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On April 23, 1949, publication of "The Frozen Face." The New Yorker. The Time Element and Other Stories.

"The father and son followed the captain to a window table for two. They were at one of the daytime clubs in the financial district." Father is divorced. Son is a senior at Yale. He tells his father he plans to marry Emmy Channing after graduation, move to Vermont to live near Emmy's father, a Wall Street drop-out who's become an artist, and spend a year or two living off his grandmother's inheritance and reading Great Books. Father does not take this very well. Lots of parent-child adolescent bickering. This is one of those great pieces that tells a lot in a few pages.

On April 23, 1966, publication of "Afternoon Waltz." The Saturday Evening Post. Waiting for Winter. Gibbsville, PA. 

Young John Wesley Evans in his mid-twenties lives alone in his deceased parents' home at 1008 Lantenengo Street (between Tenth and Eleventh streets). Percy and Harriet Shields live two doors up. Harriet gives John dancing lessons on afternoons, and they eventually end up in bed.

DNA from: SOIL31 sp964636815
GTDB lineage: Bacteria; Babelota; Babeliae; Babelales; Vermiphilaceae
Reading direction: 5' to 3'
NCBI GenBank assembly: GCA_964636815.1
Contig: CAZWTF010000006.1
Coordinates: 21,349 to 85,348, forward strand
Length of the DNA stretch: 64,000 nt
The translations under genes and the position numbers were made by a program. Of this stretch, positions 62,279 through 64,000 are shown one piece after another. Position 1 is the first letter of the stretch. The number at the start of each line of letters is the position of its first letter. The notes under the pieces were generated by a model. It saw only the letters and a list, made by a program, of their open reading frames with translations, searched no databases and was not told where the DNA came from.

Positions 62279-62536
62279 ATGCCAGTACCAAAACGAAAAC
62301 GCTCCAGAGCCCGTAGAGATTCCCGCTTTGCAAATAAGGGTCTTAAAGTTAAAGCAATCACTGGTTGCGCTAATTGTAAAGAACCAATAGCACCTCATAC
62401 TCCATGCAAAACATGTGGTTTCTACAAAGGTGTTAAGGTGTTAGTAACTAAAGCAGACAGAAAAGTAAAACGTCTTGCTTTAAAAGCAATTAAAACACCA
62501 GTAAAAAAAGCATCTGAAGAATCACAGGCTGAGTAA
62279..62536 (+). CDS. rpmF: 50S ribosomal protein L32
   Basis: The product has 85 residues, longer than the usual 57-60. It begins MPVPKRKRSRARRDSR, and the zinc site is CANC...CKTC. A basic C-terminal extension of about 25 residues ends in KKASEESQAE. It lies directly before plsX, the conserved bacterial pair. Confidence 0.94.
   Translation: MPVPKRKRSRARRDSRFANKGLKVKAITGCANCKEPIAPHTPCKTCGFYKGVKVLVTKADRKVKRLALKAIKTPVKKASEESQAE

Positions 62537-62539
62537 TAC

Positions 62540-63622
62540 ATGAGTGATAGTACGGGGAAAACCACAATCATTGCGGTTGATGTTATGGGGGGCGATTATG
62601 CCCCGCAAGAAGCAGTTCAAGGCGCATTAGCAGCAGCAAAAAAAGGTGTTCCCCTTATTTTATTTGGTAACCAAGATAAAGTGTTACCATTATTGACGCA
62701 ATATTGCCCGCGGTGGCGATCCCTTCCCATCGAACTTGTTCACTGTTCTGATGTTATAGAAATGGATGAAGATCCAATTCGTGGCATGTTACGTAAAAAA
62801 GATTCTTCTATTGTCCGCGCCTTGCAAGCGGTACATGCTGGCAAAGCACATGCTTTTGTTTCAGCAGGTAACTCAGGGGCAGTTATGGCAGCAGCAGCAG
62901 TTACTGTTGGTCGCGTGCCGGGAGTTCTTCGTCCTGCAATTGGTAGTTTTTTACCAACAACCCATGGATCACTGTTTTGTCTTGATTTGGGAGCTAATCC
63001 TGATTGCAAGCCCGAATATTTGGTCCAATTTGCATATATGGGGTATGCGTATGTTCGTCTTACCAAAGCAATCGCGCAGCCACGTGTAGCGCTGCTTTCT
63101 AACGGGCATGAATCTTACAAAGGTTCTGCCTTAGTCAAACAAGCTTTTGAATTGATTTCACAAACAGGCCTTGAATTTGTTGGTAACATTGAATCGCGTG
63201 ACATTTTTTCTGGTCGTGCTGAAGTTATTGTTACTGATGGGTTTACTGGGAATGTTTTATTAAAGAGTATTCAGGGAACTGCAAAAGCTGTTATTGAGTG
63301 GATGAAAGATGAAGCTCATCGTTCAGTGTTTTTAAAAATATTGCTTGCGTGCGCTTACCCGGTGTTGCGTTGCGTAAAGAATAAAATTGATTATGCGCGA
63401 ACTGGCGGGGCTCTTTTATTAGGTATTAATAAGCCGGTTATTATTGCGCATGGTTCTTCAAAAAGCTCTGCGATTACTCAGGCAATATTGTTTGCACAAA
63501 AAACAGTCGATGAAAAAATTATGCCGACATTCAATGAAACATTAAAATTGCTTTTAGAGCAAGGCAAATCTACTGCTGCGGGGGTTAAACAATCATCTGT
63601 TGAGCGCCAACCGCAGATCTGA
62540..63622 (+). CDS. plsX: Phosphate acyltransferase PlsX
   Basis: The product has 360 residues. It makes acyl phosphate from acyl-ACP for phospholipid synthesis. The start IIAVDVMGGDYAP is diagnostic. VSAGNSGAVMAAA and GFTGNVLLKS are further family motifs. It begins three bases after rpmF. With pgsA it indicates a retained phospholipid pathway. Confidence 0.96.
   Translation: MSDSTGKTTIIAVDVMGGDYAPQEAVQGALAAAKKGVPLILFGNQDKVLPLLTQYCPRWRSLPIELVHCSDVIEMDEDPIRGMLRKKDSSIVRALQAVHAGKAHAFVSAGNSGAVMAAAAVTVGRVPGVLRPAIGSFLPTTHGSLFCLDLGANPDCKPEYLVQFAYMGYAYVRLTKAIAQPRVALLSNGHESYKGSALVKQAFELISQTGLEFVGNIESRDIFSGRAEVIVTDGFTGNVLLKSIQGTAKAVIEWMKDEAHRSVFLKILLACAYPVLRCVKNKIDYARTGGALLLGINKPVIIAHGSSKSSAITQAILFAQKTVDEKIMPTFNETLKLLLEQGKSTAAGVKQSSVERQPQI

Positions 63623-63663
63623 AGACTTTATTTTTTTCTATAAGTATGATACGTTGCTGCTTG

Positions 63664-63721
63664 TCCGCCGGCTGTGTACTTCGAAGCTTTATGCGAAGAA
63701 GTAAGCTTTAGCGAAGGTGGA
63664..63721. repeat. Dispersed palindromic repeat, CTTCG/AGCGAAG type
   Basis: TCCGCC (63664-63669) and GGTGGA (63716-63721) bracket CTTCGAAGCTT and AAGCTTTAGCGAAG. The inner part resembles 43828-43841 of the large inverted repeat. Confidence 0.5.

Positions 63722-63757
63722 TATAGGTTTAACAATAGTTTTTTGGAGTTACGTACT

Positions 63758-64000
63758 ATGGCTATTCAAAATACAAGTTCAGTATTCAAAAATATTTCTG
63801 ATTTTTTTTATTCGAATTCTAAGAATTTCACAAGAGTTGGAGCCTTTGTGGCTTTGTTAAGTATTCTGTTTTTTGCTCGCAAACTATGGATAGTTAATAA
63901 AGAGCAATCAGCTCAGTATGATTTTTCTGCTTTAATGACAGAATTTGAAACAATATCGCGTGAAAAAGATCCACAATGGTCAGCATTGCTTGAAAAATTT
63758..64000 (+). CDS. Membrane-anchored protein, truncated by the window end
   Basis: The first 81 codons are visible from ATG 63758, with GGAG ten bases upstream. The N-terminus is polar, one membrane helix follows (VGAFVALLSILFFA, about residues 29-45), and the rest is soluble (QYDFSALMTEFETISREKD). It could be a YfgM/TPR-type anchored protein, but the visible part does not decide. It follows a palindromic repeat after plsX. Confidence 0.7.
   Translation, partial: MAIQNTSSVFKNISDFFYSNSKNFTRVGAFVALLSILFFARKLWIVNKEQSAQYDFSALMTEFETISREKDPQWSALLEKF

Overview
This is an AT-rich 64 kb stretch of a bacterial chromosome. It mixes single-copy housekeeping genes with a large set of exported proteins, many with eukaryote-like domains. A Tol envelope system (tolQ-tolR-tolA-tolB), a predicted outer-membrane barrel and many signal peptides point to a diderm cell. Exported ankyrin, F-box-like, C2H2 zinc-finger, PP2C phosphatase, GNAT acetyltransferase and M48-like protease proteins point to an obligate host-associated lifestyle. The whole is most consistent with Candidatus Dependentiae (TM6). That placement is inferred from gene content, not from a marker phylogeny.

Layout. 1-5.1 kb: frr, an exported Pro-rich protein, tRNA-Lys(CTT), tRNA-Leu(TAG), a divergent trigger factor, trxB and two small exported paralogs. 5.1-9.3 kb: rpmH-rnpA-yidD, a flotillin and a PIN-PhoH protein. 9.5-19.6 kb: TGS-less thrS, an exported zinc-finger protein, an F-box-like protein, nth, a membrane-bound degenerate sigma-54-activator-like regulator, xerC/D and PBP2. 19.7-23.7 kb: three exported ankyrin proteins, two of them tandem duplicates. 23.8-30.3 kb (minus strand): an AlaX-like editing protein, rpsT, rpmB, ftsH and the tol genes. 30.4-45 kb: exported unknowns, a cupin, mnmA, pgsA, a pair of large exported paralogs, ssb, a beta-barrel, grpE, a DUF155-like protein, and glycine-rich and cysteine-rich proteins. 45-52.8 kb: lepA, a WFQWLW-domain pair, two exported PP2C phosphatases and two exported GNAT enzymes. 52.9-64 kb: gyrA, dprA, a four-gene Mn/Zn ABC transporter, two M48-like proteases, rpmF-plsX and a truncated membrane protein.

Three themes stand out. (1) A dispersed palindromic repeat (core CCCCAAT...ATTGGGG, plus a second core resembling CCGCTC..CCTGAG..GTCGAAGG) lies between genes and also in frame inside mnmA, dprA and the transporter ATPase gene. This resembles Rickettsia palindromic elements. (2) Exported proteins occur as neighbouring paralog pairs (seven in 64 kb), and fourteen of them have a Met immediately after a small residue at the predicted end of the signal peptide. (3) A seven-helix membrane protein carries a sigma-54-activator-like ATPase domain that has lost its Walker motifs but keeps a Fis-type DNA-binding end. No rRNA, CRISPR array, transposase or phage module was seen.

Here's one of the memorable passages:

   "But you're afraid of tenderness, aren't you?"
   "I don't know," he said.
   "You are. And so am I," she said. "I could show you what it can be, but then you'd never come back. Don't look at my neck, my chin, John. The rest of me is very nice."
   "I want to see the rest of you," he said.
   "Sometime I'll let you, but now you must go."
   "Why not now? The door is closed," he said.
   "Please go. But if you want to, you can come back tonight."
   "How can I? Your husband will be here."
   "Come at eleven o'clock. The front door will be unlocked, and I'll be here."
   "Where will your husband be?"
   "My baby will be sound asleep, snoring, and dead drunk. And nothing will wake him before five o'clock tomorrow morning."

There is no house at 1008 Mohantongo (Lantenengo) Street. Instead there is an old spring house.

I have stood at the corner of Mohantongo and Tenth and looked at the steep hill down which John's housekeeper Mrs. Lundy used to walk several times a week to do the shopping.

Cathy Fiorillo of Penn State successfully adapted this story for the stage.

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